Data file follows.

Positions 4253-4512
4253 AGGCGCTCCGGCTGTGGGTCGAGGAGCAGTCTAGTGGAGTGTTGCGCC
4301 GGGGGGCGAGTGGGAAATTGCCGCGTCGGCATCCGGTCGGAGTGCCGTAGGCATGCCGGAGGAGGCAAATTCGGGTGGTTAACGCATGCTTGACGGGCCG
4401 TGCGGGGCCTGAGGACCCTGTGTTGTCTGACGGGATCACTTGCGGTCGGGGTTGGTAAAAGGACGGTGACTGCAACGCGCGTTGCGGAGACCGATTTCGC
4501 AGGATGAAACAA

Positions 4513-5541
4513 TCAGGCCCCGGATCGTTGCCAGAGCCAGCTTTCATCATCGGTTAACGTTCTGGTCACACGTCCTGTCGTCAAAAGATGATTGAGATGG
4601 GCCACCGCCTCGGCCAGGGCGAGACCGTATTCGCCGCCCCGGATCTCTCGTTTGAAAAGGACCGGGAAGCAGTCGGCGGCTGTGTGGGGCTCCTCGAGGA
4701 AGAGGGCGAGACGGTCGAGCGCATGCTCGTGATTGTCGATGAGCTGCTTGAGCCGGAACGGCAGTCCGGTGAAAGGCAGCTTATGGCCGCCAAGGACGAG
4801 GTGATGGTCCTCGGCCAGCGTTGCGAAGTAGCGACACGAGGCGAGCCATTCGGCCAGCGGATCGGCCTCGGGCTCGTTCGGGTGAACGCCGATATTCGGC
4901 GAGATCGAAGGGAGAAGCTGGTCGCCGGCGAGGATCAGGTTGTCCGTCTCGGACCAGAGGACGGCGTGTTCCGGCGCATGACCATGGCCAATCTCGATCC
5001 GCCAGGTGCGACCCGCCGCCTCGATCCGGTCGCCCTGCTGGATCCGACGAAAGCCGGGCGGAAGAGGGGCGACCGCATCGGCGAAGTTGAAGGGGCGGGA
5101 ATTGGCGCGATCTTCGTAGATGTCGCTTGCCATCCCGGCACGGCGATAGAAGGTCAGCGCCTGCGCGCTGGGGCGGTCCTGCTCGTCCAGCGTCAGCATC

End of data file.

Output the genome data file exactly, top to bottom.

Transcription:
Positions 4253-4512
4253 AGGCGCTCCGGCTGTGGGTCGAGGAGCAGTCTAGTGGAGTGTTGCGCC
4301 GGGGGGCGAGTGGGAAATTGCCGCGTCGGCATCCGGTCGGAGTGCCGTAGGCATGCCGGAGGAGGCAAATTCGGGTGGTTAACGCATGCTTGACGGGCCG
4401 TGCGGGGCCTGAGGACCCTGTGTTGTCTGACGGGATCACTTGCGGTCGGGGTTGGTAAAAGGACGGTGACTGCAACGCGCGTTGCGGAGACCGATTTCGC
4501 AGGATGAAACAA

Positions 4513-5541
4513 TCAGGCCCCGGATCGTTGCCAGAGCCAGCTTTCATCATCGGTTAACGTTCTGGTCACACGTCCTGTCGTCAAAAGATGATTGAGATGG
4601 GCCACCGCCTCGGCCAGGGCGAGACCGTATTCGCCGCCCCGGATCTCTCGTTTGAAAAGGACCGGGAAGCAGTCGGCGGCTGTGTGGGGCTCCTCGAGGA
4701 AGAGGGCGAGACGGTCGAGCGCATGCTCGTGATTGTCGATGAGCTGCTTGAGCCGGAACGGCAGTCCGGTGAAAGGCAGCTTATGGCCGCCAAGGACGAG
4801 GTGATGGTCCTCGGCCAGCGTTGCGAAGTAGCGACACGAGGCGAGCCATTCGGCCAGCGGATCGGCCTCGGGCTCGTTCGGGTGAACGCCGATATTCGGC
4901 GAGATCGAAGGGAGAAGCTGGTCGCCGGCGAGGATCAGGTTGTCCGTCTCGGACCAGAGGACGGCGTGTTCCGGCGCATGACCATGGCCAATCTCGATCC
5001 GCCAGGTGCGACCCGCCGCCTCGATCCGGTCGCCCTGCTGGATCCGACGAAAGCCGGGCGGAAGAGGGGCGACCGCATCGGCGAAGTTGAAGGGGCGGGA
5101 ATTGGCGCGATCTTCGTAGATGTCGCTTGCCATCCCGGCACGGCGATAGAAGGTCAGCGCCTGCGCGCTGGGGCGGTCCTGCTCGTCCAGCGTCAGCATC